Robots with Flesh

WILLIAM NEIKIRK

July 06, 1993|By WILLIAM NEIKIRK

Washington. -- Jimmie Ruth Daughtrey of Nashville, Tennessee, and Wendy Perkins of Scottsdale, Arizona, could tell Hillary Rodham Clinton something about the ''politics of meaning'' in real, down-to-home, non-ethereal language. There is nothing hypothetical about a life where one is made to feel detached from the real action and given no encouragement to excel at what one does.

Ms. Daughtrey and Ms. Perkins -- and some 36 million other Americans -- make a living as contingent labor, temporary workers unable to find a full-time job.

They are like robots with flesh. ''I have been approached on a new assignment with, 'Hey, you, we ordered you today,' to which I replied, 'My name is Wendy but I am not a hamburger,' '' Ms. Perkins told a Senate Labor subcommittee.

They would scorn those who squeal about having their ''entitlements'' cut. They have seen how easily things once considered permanent can be taken away -- health insurance, pensions, workers' compensation, a steady job, all the legal protections that being a full-time worker provides.

They would like some entitlements of their own. They would like to be fully protected by the pension and labor laws.

Ms. Daughtrey filed an age-discrimination suit against Honeywell Inc. after being laid off as a consultant in 1988. The judge threw it out of court, saying she wasn't an employee. But she had been an employee earlier. Honeywell had laid her off, then shortly thereafter hired her as a consultant, all in the name of cost-cutting efficiency.

She learned from this experience that ''the word 'employee' has a very technical legal meaning.'' Indeed it does. To some it is synonymous with citizen. In many respects, being a temporary worker is like being a non-citizen.

Listen to Ms. Perkins:

''There is no recourse for a temp who is harassed or discriminated against in any way,'' she said. ''The agency quickly tells the temp worker her job is finished, and brands her as a troublemaker, not worthy of choice assignments.''

Now 40, Ms. Perkins is teaching part-time at a Scottsdale community college while promoting the plight of the temp worker with her writings, but she still cannot claim a permanent job.

Ms. Daughtrey, in her mid-50s, raised a family before entering the work force and is bitter about her job-seeking experience.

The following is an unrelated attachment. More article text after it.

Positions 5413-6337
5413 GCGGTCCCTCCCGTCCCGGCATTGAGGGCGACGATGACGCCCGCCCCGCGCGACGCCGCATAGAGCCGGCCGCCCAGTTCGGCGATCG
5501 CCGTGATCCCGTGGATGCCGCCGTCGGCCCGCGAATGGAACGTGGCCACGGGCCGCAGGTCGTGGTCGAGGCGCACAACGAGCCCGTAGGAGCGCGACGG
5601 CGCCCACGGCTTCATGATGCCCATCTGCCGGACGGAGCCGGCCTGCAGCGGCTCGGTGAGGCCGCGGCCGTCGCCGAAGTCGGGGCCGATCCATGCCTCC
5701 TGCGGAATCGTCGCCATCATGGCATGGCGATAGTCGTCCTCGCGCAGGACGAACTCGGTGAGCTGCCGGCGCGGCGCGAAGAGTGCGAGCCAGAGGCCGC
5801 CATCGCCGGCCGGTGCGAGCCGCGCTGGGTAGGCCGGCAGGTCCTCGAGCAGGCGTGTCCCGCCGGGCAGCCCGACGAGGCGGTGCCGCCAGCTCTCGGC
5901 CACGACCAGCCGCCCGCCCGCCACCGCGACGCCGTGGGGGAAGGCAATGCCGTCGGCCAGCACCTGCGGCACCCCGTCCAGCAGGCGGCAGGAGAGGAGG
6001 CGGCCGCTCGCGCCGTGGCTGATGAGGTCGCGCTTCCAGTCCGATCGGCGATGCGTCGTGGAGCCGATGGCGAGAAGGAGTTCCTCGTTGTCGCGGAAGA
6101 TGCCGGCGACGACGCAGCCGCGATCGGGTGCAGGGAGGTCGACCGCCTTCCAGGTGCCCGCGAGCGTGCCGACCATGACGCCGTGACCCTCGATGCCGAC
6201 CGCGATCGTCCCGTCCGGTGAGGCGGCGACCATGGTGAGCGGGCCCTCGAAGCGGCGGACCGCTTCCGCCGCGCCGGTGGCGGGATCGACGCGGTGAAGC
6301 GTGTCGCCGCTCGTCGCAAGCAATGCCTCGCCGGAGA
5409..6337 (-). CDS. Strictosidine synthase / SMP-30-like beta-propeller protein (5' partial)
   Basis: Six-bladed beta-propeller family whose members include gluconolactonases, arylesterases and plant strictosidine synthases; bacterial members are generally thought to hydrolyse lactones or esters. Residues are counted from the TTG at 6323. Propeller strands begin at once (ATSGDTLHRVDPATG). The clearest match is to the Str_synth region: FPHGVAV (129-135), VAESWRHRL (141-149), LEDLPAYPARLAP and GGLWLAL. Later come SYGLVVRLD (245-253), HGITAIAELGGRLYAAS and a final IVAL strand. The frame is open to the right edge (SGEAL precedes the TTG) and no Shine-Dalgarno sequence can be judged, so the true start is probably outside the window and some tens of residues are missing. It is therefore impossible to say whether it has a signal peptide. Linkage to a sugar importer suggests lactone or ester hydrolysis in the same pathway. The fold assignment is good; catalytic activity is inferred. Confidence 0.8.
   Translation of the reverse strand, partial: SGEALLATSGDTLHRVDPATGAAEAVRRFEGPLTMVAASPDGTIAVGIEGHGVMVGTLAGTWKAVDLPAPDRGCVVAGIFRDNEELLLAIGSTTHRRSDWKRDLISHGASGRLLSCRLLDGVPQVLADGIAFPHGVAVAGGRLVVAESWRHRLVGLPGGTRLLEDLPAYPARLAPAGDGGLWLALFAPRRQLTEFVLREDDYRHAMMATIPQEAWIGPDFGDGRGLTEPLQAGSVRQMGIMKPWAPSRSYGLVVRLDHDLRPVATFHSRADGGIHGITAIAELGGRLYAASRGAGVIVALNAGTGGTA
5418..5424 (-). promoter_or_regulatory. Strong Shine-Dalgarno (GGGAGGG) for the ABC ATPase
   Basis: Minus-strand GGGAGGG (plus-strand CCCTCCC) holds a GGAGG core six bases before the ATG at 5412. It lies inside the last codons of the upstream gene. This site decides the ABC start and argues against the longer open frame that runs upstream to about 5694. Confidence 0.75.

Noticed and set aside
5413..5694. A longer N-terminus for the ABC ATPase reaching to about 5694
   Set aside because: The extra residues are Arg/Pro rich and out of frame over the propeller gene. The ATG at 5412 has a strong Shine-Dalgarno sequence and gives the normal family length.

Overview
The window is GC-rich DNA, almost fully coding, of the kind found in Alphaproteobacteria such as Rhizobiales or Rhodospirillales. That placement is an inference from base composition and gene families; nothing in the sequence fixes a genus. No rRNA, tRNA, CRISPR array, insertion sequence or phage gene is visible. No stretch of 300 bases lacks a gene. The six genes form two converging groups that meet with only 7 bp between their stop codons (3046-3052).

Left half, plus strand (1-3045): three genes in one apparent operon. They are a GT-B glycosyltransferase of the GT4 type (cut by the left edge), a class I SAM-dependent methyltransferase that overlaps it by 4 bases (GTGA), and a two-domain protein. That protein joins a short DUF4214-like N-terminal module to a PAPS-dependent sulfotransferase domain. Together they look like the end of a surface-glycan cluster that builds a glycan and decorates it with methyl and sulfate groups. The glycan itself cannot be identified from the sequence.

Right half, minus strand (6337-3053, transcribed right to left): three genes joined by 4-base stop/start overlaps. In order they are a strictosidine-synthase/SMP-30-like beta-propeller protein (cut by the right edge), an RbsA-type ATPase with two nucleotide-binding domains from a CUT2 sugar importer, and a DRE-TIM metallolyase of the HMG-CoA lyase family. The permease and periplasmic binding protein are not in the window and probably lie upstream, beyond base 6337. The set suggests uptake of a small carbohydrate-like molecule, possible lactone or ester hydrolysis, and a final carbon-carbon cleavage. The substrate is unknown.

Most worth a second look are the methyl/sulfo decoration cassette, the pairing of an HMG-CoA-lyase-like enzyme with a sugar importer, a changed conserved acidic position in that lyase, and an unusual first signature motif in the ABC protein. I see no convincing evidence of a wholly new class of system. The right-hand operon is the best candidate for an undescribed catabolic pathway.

The sense of alienation that these two women feel is all too typical. And U.S. companies hell-bent on creating millions more inexpensive, disposable workers should realize that there is a terrible cost.

That cost could be a total undermining of the U.S. economy. Eileen Applebaum, associate director of the Economic Policy Institute, told the panel that the key to a higher American standard of living is for companies to be able to compete worldwide on quality, speed and service.

But firms that gear up to create high-performance work systems to respond to competitive pressures discover high up-front training and administrative costs, she said. If competitors are pursuing a short-term strategy of hiring contingent workers to cut costs, good companies might be forced to abandon plans that might help them in the long run.

This, too, is short-sighted. Abandonment of training responsibilities and other benefits will only force the public sector to come to the rescue of workers and force firms to become subject to tighter regulation and higher taxes. The impetus for universal health care rises from this cause.

Michael Hobbs, president of a small construction company in New Canaan, Connecticut, said firms that hire contingent workers often land contracts at his expense, but he and other employers wind up paying larger health-care costs to cover the uncompensated costs of his competitors' workers.

There are also civil-rights issues involved. Ms. Applebaum said, for example, that civil-rights laws should be changed to ensure that workers do not suffer discrimination in hourly wage rates because of their work status.

Pension rights also should be reviewed, she said.

In his powerful, Pulitzer Prize-winning book, ''The Radicalism of the American Revolution,'' Gordon Wood chronicled how the colonists launched a revolution that ended all the old economic and social dependencies based on the British monarchial system.

Now there is a new revolution. Many companies want to end the dependencies that grew up, and helped them thrive, under modern capitalism. Unlike the American revolution, this one could be truly destructive to democracy as we know it.

William R. Neikirk is a senior writer for the Chicago Tribune.

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